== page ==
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Color VISION for improved ultrasound visualization of brachytherapy needles.

Medical Physics 2024 April 18
BACKGROUND: High dose rate brachytherapy is commonly used in the treatment of prostate cancer. Treatment planning is often performed under transrectal ultrasound (US) guidance, but brachytherapy needles can be challenging to digitize due to the presence of poor US conspicuity and imaging artifacts. The plan accuracy and quality, however, are dependent on the proper visualization of the needles with millimeter accuracy.

PURPOSE: This work describes a technique for generating a color overlay of needle locations atop the grayscale US image. Prototype devices were developed to produce vibrations in the brachytherapy needles that generate a high contrast color Doppler (CD) signal that highlights the needle locations with superior contrast and reduced artifacts. Denoted by the acronym color VISION (Vibrationally Induced Shimmering for Identifying an Object's Nature), the technology has the potential to improve applicator conspicuity and facilitate automated applicator digitization.

METHODS: Three prototype vibrational devices with frequencies between 200-450 Hz were designed in-house and evaluated with needle implants in a phantom and cadaveric male pelvis using: (1) an actuator attached to the front of a prostate needle template; (2) an actuator attached to the top of the needle template; and (3) a hand-held actuator with a stylet, inserted directly into a needle's inner lumen. Acquired images were postprocessed in MATLAB to evaluate the potential for automated digitization.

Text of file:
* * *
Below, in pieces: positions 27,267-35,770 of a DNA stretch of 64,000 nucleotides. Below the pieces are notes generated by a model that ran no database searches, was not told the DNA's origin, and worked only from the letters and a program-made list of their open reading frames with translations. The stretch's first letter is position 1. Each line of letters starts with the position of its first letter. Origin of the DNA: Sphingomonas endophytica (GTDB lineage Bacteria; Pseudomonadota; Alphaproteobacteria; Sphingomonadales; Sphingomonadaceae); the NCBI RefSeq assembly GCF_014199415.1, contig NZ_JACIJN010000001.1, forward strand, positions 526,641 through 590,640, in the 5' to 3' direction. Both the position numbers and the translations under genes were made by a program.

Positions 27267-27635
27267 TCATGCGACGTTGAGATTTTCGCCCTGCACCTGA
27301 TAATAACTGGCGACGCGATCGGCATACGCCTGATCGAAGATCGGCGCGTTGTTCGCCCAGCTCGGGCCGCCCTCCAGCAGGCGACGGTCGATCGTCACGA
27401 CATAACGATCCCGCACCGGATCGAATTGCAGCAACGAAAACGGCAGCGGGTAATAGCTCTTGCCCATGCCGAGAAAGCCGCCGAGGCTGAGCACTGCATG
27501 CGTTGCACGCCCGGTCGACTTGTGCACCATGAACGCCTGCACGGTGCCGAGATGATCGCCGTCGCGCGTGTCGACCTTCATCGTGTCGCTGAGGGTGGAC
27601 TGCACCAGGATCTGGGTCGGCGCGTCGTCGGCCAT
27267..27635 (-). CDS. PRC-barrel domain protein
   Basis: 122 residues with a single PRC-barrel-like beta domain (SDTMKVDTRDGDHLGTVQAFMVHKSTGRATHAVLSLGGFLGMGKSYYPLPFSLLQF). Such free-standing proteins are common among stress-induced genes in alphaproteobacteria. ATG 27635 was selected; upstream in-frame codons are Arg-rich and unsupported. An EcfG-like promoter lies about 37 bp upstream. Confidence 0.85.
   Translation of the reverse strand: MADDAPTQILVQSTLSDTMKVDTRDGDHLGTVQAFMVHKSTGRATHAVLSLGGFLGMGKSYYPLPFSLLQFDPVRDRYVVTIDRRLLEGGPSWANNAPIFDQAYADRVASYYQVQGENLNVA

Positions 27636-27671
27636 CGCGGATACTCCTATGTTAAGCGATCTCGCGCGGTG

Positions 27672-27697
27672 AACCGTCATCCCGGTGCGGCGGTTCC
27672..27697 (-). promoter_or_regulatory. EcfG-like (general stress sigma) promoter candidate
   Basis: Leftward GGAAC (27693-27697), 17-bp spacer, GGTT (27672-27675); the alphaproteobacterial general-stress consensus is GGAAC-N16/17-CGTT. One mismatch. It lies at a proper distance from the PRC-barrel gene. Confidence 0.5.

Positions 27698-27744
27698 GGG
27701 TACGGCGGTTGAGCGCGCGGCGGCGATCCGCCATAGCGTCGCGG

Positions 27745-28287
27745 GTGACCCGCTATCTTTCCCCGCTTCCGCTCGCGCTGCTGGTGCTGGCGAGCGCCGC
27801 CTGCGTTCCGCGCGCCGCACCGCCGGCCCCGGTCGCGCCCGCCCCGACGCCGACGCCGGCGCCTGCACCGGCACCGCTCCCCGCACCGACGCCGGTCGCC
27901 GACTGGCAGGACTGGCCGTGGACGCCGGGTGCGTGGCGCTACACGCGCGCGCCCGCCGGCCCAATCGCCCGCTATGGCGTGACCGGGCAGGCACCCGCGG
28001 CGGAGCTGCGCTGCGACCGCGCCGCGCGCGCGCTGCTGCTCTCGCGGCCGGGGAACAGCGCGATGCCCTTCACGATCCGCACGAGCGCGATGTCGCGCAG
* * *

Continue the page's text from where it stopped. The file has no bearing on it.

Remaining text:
RESULTS: All prototype devices produced localized shimmering in implanted brachytherapy needles in both the axial and sagittal planes. The template mounted actuators provided better vibrational coupling and ease of operation than the stylet prototype. The Michelson contrast, or visibility, of the shimmering CD signal was 100% compared with ≤40% for B-mode imaging of a single needle. Proof-of-principle for automated applicator digitization using only the CD signal was demonstrated.

CONCLUSIONS: The color VISION prototype devices successfully coupled mechanical vibrations into brachytherapy needles to generate US CD shimmering and accurately highlight brachytherapy needle locations. The high contrast and natively registered signal are promising for future work to automate the needle digitization and provide a real-time visual overlay of the applicator on the B-mode US image.

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